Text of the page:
We packed our suitcases and went to our last breakfast at Cafe Mozart and took another stroll around Salzburg to the Domplatz at noon to hear the 35 bells toll in the Carillon Tower. Unfortunately we waited in vain since they never tolled. I found out later that we had missed the 11:00 am tolling. The bells were purchased in Antwerp by Archbishop Thun in the 1700s and assembled in Salzburg by a resident clockmaker.
We went to the train station at 1:00 for our 2:10 train to Vienna. A note about the train. Above many of the seats there was a lit “Reserved” sign. At first we thought we couldn’t sit there and tried to find seats without the signs but every seat in our carriage had them. As we came to understand, the seats “may” be reserved but it doesn’t mean they are reserved. In other words you take your chances sitting there and could get booted out of the seat if someone buys a reserved seat. The trip from Zurich to Salzburg was 5 hours and the trip to Vienna was 3 hours and no one ever came to claim the seats. It’s good to know how the system works for future reference and it’s probably safer to pay for reserved seats, particularly if you are traveling during a holiday period.
We called the owner of the apartment on Gonzagagasse to let her know we were at the train station in Vienna and would make our way to the apartment via the metro. It was a beautiful day and the crowds were manageable even though it was the 5:00 rush hour. We even made a transfer that was only one stop to get us closer to the apartment. We encountered no problems.
The owner met us at the front door of the building and showed us to the 2-person elevator which took us up to the 3rd floor apartment. She explained the general function of the appliances, circuit breaker box, washing machine, internet, etc.
It had at least 12-14 foot ceilings and large windows decorated in a contemporary, minimalist style with a black and white area rug, a studio couch, comfortable chair, and a dining table for four. It was immaculately clean. The modern kitchen was small but adequate with a Nespresso machine, dishwasher, stove but no microwave. The bedroom was long, deep and narrow with a king size bed (no room for night tables), an expansive wall of closets and drawers, and a computer table across from the closets. The marble bathroom was large by European standards and had a good size shower with a curved, glass door, a step up to the toilet with a tall, narrow shelved closet, a sink and the washer/dryer unit. There was plenty of room for all our personal items. The towels were thick and fluffy.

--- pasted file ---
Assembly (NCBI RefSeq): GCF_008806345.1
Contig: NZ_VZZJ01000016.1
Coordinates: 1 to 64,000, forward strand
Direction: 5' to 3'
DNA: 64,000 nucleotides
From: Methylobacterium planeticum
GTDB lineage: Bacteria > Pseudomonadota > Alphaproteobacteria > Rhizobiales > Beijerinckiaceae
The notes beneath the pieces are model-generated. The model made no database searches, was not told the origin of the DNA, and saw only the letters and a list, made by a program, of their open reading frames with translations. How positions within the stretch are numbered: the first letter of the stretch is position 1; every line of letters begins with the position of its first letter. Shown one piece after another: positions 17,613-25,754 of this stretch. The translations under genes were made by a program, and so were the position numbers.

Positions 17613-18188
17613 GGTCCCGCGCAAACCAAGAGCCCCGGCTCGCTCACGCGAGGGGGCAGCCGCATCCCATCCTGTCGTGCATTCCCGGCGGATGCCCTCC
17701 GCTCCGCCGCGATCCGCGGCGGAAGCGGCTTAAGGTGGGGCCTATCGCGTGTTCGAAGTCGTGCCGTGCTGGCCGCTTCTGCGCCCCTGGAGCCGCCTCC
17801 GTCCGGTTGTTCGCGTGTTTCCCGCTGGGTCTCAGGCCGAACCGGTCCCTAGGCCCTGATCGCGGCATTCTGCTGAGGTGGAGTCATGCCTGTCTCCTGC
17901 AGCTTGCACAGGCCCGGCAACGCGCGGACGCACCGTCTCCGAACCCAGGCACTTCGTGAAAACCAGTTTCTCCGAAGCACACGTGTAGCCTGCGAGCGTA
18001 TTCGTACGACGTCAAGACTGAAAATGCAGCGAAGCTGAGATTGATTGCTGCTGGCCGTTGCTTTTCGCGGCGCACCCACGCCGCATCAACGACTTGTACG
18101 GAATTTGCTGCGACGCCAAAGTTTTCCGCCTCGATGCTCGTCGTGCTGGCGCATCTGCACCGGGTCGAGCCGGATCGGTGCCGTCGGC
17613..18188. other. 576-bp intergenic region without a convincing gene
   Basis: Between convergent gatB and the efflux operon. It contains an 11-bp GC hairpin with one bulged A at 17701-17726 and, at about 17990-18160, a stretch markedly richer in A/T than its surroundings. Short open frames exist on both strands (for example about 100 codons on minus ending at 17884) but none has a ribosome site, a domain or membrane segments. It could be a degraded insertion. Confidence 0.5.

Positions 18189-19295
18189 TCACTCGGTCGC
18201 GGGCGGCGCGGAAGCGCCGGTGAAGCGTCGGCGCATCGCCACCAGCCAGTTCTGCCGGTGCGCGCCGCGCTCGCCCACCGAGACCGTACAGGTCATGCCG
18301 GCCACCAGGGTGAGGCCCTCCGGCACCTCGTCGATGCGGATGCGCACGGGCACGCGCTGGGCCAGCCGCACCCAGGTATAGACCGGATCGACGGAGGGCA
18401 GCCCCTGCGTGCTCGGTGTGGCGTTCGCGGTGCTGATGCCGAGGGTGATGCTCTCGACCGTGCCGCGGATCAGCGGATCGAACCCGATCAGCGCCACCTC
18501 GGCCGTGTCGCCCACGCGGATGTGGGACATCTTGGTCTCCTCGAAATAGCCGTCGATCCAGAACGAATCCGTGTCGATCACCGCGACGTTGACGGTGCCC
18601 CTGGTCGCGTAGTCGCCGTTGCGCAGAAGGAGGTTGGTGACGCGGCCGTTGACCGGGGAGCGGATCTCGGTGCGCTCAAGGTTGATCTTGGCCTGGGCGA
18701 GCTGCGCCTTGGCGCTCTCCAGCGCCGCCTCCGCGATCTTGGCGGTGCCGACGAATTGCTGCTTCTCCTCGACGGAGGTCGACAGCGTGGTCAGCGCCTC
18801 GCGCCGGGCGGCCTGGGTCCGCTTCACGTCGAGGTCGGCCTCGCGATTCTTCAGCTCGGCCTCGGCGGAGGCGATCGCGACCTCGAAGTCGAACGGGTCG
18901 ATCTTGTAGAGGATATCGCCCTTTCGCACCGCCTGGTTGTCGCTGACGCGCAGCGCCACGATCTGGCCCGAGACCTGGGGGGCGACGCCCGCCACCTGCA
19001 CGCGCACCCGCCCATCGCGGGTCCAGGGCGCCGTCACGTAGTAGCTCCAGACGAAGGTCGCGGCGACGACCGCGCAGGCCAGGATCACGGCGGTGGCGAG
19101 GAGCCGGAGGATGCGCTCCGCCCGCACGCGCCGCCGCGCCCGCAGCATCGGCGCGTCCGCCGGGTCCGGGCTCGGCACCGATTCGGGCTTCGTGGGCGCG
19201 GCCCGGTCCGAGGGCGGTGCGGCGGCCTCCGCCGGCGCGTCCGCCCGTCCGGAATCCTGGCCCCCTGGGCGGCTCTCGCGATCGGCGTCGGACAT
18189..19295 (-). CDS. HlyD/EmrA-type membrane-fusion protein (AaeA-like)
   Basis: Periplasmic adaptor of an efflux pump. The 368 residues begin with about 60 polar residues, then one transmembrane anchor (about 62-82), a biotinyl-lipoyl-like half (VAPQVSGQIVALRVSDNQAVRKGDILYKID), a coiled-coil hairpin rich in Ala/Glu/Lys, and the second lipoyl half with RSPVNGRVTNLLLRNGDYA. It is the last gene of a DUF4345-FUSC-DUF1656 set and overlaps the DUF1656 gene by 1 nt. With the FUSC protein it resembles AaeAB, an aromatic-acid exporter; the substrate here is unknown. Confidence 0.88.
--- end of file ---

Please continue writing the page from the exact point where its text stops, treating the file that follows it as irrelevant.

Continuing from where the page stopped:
We found a large collapsible drying rack in the closet which we used since the drying cycle on the dryer was 3 hours long and could not be reduced in time! European washers and dryers are a far cry from American appliances and detailed operating instructions are a must.
Vienna was voted the #1 most livable city in the world. It was clean, had environmentally friendly bike paths winding throughout the city, good social services, excellent public transportation system and was visibly prosperous. They have the youngest prime minister in the EU at 32 years old and the oldest president at 78.
The buildings were elegant, decorative and distinctive like Paris. The main pedestrian ways in District 1, the old city were wide and easy to navigate around the throngs of tourists.